It’s ‘Say No To Plastic Week’ in the Market Town of Kings all this week, as Faversham makes a difference to levels of plastic pollution.
Between 18 – 24 February, we’re being encouraged to re-use, recycle or simply take measures to reduce the levels of plastic our households consume; with heart-rending videos of high levels of plastic filling the world’s oceans going viral on social media, now’s the time to assess how we can make a difference. With news this week that China is no longer taking plastic from the UK for recycling, it’s only going to become increasingly important that we do what we can; and it all begins at grass-roots level, with movements like Say No To Plastic raising awareness, sharing alternatives and skills, and lobbying local businesses and companies to take part. Here’s a few of the ways we’re going to be contributing to the week.
Recycling aluminium trays: all those trays that come bearing fresh meats can easily be washed and re-used, it saves on consumption of aluminium foil.
Soap-nuts from India are an organic, natural detergent that are a great alternative to laundry detergent (and also means avoiding purchasing plastic bottles / containers in which it is packaged). The Salveo ones are allergy-free and kind to skin, and are cultivated through sustainable agriculture. The sacks come with cotton drawstring bags for placing in with your washing, so there’s no need to wander around the kitchen looking for those errant plastic mini-tubs under the chairs and table any more either…Beeswax wraps; these are made from cotton material (off-cuts or any suitably-sized piece), onto which one irons small beeswax beads, to make a durable alternative to cling-film. The wax-coated cotton wraps can be readily laundered, and are great for keeping food fresh in the fridge or taking your sandwiches to work instead of using plastic tupperware.
And just to show how easy making these wraps is, here’s Madam Forum with a short vlog following her first attempt to make one herself (the cotton used here comes from the excellent The Fabric Man, a stall at Faversham market on Saturdays)…
Loose-leaf tea; it came as something of a shock to realise that tea-bags are made using plastic and as such aren’t always readily recyclable. Instead, use loose-leaf tea – and actually create a much more flavoursome cuppa into the bargain…
Homemade soaps: instead of buying plastic- or paper-wrapped bars of soap, it’s possible to make your own using a pre-made base made from shea butter and oatmeal, which you melt and pour into a suitable mould combined with your favourite essential oils. Ours came from The Soap Kitchen.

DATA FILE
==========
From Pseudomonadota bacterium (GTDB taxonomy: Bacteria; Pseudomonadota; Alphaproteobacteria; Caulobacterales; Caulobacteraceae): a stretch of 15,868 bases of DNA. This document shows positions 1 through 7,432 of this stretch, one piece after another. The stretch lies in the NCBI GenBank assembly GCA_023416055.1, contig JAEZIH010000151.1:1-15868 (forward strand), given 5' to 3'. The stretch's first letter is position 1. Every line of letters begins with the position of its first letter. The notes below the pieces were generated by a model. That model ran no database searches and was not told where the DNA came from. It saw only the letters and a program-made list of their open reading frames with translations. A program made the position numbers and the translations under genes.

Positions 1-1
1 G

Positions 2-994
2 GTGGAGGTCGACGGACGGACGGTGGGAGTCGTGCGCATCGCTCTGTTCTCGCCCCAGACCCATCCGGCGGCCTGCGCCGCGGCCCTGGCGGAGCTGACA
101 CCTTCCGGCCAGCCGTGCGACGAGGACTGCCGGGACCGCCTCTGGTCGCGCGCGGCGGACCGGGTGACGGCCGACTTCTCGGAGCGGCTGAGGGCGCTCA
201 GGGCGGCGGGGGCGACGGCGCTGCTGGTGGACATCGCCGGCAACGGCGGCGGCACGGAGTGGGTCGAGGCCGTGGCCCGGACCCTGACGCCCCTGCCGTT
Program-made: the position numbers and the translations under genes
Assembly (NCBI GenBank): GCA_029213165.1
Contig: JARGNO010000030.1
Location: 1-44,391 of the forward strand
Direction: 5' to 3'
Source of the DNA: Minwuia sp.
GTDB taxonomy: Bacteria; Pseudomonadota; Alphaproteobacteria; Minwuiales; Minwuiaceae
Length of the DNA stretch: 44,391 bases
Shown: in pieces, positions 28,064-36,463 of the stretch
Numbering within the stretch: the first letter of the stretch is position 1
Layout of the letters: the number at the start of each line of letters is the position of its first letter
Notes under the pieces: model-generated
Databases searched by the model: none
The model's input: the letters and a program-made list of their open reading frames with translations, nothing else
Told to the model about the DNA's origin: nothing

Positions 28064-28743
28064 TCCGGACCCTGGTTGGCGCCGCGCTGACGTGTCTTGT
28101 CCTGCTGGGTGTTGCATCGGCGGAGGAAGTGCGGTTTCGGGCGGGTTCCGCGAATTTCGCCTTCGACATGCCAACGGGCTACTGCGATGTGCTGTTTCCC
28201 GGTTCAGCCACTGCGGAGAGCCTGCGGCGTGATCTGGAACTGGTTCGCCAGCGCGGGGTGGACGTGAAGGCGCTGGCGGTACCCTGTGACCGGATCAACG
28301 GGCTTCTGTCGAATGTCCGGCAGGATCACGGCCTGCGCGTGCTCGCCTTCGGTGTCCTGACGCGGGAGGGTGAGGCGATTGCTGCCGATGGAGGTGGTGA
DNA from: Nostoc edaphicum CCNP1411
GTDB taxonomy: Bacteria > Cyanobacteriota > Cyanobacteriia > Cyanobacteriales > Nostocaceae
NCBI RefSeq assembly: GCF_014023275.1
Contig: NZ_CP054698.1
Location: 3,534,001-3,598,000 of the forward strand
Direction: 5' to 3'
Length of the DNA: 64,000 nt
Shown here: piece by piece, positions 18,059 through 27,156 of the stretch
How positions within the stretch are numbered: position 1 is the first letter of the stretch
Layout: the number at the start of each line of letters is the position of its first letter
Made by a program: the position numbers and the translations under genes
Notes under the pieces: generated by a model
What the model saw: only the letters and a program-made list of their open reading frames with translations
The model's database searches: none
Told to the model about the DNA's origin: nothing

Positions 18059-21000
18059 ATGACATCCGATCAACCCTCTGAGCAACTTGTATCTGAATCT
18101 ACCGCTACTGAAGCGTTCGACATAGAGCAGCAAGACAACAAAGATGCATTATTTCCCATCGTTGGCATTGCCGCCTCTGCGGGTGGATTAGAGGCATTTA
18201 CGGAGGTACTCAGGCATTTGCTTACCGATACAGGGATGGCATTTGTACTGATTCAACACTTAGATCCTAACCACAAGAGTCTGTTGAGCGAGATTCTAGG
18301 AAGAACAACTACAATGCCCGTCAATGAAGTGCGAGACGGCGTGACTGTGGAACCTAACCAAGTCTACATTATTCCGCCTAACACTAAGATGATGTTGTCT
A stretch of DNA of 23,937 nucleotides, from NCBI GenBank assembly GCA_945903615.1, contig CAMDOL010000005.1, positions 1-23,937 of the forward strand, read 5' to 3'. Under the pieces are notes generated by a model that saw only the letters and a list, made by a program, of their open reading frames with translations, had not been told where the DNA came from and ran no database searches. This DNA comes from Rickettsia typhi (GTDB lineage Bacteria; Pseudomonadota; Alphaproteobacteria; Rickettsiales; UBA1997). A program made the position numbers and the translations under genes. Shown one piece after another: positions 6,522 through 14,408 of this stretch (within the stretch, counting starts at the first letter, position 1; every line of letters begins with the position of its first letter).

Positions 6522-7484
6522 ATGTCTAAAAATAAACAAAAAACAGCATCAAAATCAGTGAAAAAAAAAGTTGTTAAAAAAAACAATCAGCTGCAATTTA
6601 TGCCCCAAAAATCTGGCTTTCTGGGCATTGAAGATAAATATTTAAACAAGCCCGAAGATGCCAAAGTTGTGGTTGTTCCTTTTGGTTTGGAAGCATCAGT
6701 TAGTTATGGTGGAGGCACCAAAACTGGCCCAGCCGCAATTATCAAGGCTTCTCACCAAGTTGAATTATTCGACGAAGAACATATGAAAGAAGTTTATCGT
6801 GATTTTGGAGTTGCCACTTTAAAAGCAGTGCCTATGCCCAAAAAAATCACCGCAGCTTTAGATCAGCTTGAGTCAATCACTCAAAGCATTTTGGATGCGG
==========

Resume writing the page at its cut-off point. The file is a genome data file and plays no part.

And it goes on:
Yesterday, the team behind the Faversham initiative were busy at a stall in the market-place, sharing ideas and encouraging people to make a pledge, written onto a paper leaf and attached to an ever-growing pledge-tree; the tree was festooned with leaves, a sign that many are really getting behind the initiative.
On Wednesday this week (21 Feb), there is a drop-in event in the Fleur de Lys centre off Gatefield Lane in Faversham, where between 3-8.30pm people can can find out about a variety of ideas for combatting plastic consumption, share their ideas and skills and find out more about how to get involved.
We’ve made our pledge, and are looking forward to taking part in the skills-sharing event on Wednesday. It’s projects like this, started by volunteers with a passion and commitment towards protecting the environment and preserving it for future generations, that can really make a difference, and make big business and politicians sit up and take notice of customer power (Faversham’s own MP, Helen Whately, is also getting involved this week) and the concerted will of consumers to make a change.
Of course, it’s taken as read that we are all assiduous in our household recycling habits; the real cultural shift, and the next stage in our domestic environmental thinking, concerns making efforts to ensure that even those products that can be recycled aren’t making their way over our doorsteps in the first place. Make sure you’re involved this week, and make a difference to your environment. Find out more about the project on Facebook here or follow updates on its Twitter page here.